A Latrobe man who served 25 years in prison after being wrongfully convicted of a pair of homicides was freed on appeal in September 2011 after a federal court overturn the conviction. Now seeking to ensure that he does not have to face trial on the homicides again, the man and his attorney are asking a western Pennsylvania court to formally dismiss the charges against him.
The conviction of a Pittsburgh man on charges that he shot and killed a woman in 1994 was based on the false testimony of a prosecution witness, jurors in the defendant's retrial ruled on Sep. 12. The not guilty verdict means the man will soon be freed from prison for the first time in 17 years.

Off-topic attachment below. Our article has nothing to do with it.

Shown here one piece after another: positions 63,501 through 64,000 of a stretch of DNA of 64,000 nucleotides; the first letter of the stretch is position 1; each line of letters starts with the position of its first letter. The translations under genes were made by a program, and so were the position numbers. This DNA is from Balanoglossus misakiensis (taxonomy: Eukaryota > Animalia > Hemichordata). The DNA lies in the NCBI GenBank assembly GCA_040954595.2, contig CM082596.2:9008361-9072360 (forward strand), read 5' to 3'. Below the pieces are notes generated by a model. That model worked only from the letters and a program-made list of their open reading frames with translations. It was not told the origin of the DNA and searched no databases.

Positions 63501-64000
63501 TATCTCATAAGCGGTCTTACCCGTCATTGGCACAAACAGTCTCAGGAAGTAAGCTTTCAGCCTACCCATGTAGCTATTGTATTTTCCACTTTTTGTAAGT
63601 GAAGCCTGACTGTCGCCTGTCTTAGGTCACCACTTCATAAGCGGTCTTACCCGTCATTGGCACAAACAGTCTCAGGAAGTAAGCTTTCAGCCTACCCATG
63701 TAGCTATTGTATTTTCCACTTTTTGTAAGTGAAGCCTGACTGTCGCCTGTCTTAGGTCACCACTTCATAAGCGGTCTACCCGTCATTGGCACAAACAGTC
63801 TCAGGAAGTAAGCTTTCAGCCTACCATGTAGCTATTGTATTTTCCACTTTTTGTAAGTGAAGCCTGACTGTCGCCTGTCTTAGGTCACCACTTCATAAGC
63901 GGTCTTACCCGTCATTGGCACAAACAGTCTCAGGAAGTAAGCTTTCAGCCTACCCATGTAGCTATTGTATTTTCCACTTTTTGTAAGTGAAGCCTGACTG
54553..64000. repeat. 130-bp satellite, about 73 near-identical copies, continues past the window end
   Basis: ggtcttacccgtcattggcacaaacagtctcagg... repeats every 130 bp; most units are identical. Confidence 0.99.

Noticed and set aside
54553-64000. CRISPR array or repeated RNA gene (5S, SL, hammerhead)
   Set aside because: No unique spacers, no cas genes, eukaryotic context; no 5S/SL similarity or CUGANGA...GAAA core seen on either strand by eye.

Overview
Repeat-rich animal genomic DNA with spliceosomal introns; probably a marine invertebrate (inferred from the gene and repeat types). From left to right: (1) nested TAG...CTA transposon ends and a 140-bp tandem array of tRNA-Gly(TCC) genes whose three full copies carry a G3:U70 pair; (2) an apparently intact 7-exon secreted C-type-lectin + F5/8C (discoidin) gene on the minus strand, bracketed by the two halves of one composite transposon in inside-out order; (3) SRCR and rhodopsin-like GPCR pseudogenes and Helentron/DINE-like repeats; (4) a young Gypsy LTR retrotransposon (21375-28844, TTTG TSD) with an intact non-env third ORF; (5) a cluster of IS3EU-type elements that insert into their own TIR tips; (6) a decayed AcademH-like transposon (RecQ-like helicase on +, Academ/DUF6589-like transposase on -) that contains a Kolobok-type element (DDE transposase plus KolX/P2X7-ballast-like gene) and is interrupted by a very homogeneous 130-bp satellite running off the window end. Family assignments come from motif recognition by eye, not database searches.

When defending against federal white collar crime charges, an important aspect of the case is the loss calculation. The potential sentences defendants face often depend on this loss calculation, which considers the amount of financial harm caused by financial or economic crimes.
In a criminal case, it often appears that the deck is stacked in favor of the prosecution. After all, the prosecution tends to have greater access to evidence and witnesses than the defense. One of the ways our system tries to level the playing field is by requiring prosecutors to give defendants access to evidence that might help exonerate them. This type of evidence is often referred to as exculpatory evidence.